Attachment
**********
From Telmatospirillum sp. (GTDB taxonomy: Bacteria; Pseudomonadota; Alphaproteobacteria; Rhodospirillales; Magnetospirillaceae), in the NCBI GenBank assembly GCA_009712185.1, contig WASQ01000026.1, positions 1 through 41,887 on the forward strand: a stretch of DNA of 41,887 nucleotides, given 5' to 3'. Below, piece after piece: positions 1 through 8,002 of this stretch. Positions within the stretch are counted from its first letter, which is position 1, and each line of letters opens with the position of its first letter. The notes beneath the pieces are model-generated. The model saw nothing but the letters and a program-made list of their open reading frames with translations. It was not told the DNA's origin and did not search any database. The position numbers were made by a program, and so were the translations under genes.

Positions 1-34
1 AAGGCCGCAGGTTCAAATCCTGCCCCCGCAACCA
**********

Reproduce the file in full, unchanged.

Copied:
From Telmatospirillum sp. (GTDB taxonomy: Bacteria; Pseudomonadota; Alphaproteobacteria; Rhodospirillales; Magnetospirillaceae), in the NCBI GenBank assembly GCA_009712185.1, contig WASQ01000026.1, positions 1 through 41,887 on the forward strand: a stretch of DNA of 41,887 nucleotides, given 5' to 3'. Below, piece after piece: positions 1 through 8,002 of this stretch. Positions within the stretch are counted from its first letter, which is position 1, and each line of letters opens with the position of its first letter. The notes beneath the pieces are model-generated. The model saw nothing but the letters and a program-made list of their open reading frames with translations. It was not told the DNA's origin and did not search any database. The position numbers were made by a program, and so were the translations under genes.

Positions 1-34
1 AAGGCCGCAGGTTCAAATCCTGCCCCCGCAACCA